Data Studies

The quietest place on Earth is the Anechoic Test Chamber at Orfield Laboratories, Inc. Minneapolis, Minnesota. It is well known that no person has managed to stay in that chamber longer than ten minutes.” —Robyn Gershon

There is no such thing as empty space or an empty time. There is always something to see and to hear. In fact, try as we may to make silence, we cannot.” —John Cage, experimental musician

Noise and its corollary, quiet, are both concepts and experiences. As acoustic phenomena, they can be assessed qualitatively and quantitatively. Noise and quiet are indeed possible to measure: those who do so tell us that many everyday New York City events involve noise levels that are dangerous for the human ear.1 Many of these scientists seek to establish thresholds and norms, including legal and regulatory ones, for exposure to noise.

It is no surprise that science has not won the battle against noise in the city. The qualitative experiences of noise and quiet differ radically from person, by time, and by place. There are huge gaps between what some scientists call “unwanted” noise and the sounds—many of them loud and intrusive—that are happily accepted parts of urban life. In fact, it may be impossible to mediate what we call the “culture of noise” and the scientific, juridical regulation of noise. However, much work can, and needs to be done at the borders of noise: between the wanted and the undesired, the articulated and the unintelligible, and the necessary and the superfluous.

For stillspotting nyc, the Spatial Information Design Lab challenged 15 graduate students from the Architecture, Urban Design, and Urban Planning programs at Columbia University to investigate the concept of stillness in a fast-moving city. The seminar established a theoretical and working framework that fluctuated between the sciences and humanities from week to week: the first half of the class involved lectures and reading with speakers such as Arline Bronzaft (Chair of the Noise Committee, Mayor’s Committee on the Environment of New York City), Les Blomberg (Founder and Director, Noise Pollution Clearing House), Saul Fisher (Interim Associate Provost and Visiting Associate Professor of Philosophy, Mercy College), Robyn Gershon (Professor of Clinical Sociomedical Sciences, School of Nursing; Associate Dean for Research Resources, Department of Sociomedical Science, Columbia University), Branden Joseph (Frank Gallipoli Professor of Modern and Contemporary Art, Department of Art History and Archeology, Columbia University), and Daniel Perlin (artist). Student work in the second half of the semester required inventing strategies for collecting data about silence and noise, and visualizing this data into concepts. As a result, the work questioned and redefined conventional ideas about noise, information, the city, and imagery.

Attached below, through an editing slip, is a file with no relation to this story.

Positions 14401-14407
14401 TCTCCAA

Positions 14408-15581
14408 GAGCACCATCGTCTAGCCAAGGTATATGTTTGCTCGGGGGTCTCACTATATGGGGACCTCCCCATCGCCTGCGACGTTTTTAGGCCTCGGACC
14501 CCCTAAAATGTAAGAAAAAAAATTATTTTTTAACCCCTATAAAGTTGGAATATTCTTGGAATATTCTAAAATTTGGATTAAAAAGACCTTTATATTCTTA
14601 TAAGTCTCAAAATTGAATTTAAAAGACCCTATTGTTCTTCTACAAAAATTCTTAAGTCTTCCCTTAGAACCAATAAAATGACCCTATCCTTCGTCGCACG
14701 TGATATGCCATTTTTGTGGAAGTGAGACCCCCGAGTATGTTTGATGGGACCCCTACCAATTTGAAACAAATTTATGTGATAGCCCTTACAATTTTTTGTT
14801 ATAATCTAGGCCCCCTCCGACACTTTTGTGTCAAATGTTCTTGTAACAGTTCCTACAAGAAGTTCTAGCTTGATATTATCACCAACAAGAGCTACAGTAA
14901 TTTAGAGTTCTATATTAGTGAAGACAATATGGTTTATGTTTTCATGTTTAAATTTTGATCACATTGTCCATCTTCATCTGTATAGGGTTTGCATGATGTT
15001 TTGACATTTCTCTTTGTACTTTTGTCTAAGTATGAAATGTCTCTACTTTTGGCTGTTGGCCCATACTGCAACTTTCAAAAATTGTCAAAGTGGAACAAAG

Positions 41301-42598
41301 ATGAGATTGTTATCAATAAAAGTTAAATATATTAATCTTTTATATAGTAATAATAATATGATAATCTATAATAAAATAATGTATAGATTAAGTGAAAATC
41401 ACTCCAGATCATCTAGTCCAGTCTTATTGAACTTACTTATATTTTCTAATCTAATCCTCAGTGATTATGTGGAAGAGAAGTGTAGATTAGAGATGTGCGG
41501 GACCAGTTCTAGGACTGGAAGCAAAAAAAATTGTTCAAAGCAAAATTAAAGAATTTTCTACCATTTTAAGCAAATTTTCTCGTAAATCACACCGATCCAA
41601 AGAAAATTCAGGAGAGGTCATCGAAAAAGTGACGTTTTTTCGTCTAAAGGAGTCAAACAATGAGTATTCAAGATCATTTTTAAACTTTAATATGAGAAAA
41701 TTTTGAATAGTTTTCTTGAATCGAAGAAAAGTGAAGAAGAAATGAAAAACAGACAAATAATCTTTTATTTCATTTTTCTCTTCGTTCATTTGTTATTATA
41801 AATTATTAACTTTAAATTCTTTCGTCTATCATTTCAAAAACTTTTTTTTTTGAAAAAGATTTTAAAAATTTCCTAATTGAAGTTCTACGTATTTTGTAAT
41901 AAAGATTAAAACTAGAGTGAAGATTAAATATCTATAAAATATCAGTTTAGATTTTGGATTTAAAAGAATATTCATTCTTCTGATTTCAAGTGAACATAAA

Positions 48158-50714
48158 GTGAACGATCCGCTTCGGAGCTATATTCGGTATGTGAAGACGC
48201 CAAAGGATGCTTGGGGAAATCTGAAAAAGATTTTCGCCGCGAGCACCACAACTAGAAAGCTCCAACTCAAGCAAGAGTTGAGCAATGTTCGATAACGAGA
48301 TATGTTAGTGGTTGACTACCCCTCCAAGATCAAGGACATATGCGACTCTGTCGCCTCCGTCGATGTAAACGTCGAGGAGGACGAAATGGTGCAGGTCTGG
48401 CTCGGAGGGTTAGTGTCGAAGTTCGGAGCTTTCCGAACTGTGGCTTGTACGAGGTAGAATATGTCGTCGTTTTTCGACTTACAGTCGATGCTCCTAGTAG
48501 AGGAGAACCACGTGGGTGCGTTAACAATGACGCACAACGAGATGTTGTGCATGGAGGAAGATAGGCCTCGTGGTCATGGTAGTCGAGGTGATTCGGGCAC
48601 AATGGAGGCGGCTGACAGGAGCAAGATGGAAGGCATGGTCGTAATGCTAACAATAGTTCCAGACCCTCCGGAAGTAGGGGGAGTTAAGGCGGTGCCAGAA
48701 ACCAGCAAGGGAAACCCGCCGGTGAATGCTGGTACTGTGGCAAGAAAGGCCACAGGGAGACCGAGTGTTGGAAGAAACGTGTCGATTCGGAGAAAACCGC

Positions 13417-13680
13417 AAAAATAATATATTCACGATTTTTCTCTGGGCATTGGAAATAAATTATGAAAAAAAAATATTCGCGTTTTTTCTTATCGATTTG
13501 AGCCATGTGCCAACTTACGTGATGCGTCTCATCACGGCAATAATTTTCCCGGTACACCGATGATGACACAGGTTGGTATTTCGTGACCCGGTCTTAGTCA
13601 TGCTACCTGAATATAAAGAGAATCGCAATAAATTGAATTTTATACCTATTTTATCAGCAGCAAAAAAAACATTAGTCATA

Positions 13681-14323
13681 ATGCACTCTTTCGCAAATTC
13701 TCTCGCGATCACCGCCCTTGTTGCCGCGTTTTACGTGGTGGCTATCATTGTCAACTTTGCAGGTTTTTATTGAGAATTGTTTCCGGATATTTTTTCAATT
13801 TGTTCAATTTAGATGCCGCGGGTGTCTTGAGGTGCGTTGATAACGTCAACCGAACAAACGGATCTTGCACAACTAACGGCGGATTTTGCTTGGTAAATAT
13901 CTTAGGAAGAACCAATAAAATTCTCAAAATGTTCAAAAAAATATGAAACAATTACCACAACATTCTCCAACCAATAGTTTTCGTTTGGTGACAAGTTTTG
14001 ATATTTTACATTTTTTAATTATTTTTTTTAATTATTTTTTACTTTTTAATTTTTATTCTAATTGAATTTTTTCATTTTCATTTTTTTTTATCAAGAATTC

Spatial Information Design Lab

The Spatial Information Design Lab (SIDL) was founded in 2004 as an interdisciplinary research unit in the Graduate School of Architecture, Planning and Preservation at Columbia University.

SIDL is a think and action tank specializing in the display of spatial information about contemporary cities and events. The lab works with data about space—numeric data combined with narratives and images to design compelling visual presentations about our world today. The projects in the lab focus on linking social data with geography to help researchers and advocates communicate information clearly, responsibly, and provocatively.

Spatial Information Design is a name for new ways of working with the vast quantity of statistical and other data available about the contemporary city. By reorganizing tabular data using unique visualization techniques, and locating it geographically, SIDL tries to correlate disparate items of information and picture the patterns and networks they create. Co-Directors Laura Kurgan and Sarah Williams believe that putting data on a map can open new spaces for action and new options for intervention, as the often unseen shapes and forms of life in the city becomes visible.

1. According to Columbia Mailman School of Public Health researcher Robyn Gershon, 20 million adults and 10 million children in the United States suffer from “noise-induced hearing loss.”

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